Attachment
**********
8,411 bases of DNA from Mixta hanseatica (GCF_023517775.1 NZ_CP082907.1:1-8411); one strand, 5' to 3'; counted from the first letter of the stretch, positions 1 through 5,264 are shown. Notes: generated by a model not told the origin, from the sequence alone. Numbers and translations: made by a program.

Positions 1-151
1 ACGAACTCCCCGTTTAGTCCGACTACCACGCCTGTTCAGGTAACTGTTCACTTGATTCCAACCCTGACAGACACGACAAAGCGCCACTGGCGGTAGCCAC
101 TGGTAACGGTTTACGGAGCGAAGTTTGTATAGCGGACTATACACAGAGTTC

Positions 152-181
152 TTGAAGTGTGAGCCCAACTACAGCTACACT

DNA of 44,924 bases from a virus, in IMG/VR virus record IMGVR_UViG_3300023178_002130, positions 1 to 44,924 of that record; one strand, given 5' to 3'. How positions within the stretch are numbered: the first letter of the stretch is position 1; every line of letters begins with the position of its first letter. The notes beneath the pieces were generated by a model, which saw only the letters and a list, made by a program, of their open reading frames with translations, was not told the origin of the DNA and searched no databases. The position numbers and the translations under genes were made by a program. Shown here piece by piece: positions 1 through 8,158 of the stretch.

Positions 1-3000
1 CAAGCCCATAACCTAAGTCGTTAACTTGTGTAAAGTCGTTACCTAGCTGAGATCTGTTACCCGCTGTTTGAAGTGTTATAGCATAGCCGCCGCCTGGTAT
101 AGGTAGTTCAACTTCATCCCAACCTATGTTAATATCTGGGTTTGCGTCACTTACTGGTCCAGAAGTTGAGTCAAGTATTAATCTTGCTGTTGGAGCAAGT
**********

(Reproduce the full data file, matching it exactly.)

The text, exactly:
8,411 bases of DNA from Mixta hanseatica (GCF_023517775.1 NZ_CP082907.1:1-8411); one strand, 5' to 3'; counted from the first letter of the stretch, positions 1 through 5,264 are shown. Notes: generated by a model not told the origin, from the sequence alone. Numbers and translations: made by a program.

Positions 1-151
1 ACGAACTCCCCGTTTAGTCCGACTACCACGCCTGTTCAGGTAACTGTTCACTTGATTCCAACCCTGACAGACACGACAAAGCGCCACTGGCGGTAGCCAC
101 TGGTAACGGTTTACGGAGCGAAGTTTGTATAGCGGACTATACACAGAGTTC

Positions 152-181
152 TTGAAGTGTGAGCCCAACTACAGCTACACT

DNA of 44,924 bases from a virus, in IMG/VR virus record IMGVR_UViG_3300023178_002130, positions 1 to 44,924 of that record; one strand, given 5' to 3'. How positions within the stretch are numbered: the first letter of the stretch is position 1; every line of letters begins with the position of its first letter. The notes beneath the pieces were generated by a model, which saw only the letters and a list, made by a program, of their open reading frames with translations, was not told the origin of the DNA and searched no databases. The position numbers and the translations under genes were made by a program. Shown here piece by piece: positions 1 through 8,158 of the stretch.

Positions 1-3000
1 CAAGCCCATAACCTAAGTCGTTAACTTGTGTAAAGTCGTTACCTAGCTGAGATCTGTTACCCGCTGTTTGAAGTGTTATAGCATAGCCGCCGCCTGGTAT
101 AGGTAGTTCAACTTCATCCCAACCTATGTTAATATCTGGGTTTGCGTCACTTACTGGTCCAGAAGTTGAGTCAAGTATTAATCTTGCTGTTGGAGCAAGT